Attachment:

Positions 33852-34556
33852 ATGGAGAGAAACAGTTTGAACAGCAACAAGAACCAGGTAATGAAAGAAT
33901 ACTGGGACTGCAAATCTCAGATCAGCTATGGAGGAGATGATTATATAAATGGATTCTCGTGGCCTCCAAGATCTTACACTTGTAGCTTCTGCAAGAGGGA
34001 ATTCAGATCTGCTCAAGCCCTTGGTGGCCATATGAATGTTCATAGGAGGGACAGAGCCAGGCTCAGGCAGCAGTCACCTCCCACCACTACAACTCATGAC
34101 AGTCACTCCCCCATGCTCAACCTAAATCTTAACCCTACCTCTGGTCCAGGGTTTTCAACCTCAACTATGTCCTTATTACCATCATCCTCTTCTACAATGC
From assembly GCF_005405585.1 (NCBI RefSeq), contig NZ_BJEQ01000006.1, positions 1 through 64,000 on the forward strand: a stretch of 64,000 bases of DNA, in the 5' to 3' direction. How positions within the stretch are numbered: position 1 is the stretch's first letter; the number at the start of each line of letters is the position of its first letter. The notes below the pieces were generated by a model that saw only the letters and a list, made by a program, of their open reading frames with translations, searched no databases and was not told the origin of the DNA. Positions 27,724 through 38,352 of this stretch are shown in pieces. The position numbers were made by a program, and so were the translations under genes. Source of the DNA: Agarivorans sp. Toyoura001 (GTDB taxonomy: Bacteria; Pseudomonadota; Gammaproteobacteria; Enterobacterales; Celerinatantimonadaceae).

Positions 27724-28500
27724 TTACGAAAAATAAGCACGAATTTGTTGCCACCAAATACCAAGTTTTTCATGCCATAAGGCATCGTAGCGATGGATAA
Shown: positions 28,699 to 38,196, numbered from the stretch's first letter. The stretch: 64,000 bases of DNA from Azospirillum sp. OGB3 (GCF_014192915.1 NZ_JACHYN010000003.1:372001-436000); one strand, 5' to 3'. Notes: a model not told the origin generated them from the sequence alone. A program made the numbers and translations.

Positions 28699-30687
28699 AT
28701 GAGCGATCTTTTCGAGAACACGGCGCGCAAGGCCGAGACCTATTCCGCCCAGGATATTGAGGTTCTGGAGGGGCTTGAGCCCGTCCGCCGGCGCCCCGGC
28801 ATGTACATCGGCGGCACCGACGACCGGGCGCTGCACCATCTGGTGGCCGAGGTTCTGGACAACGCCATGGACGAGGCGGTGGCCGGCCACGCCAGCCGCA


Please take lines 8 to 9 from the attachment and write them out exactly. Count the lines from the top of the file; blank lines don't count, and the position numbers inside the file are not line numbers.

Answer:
27724 TTACGAAAAATAAGCACGAATTTGTTGCCACCAAATACCAAGTTTTTCATGCCATAAGGCATCGTAGCGATGGATAA
Shown: positions 28,699 to 38,196, numbered from the stretch's first letter. The stretch: 64,000 bases of DNA from Azospirillum sp. OGB3 (GCF_014192915.1 NZ_JACHYN010000003.1:372001-436000); one strand, 5' to 3'. Notes: a model not told the origin generated them from the sequence alone. A program made the numbers and translations.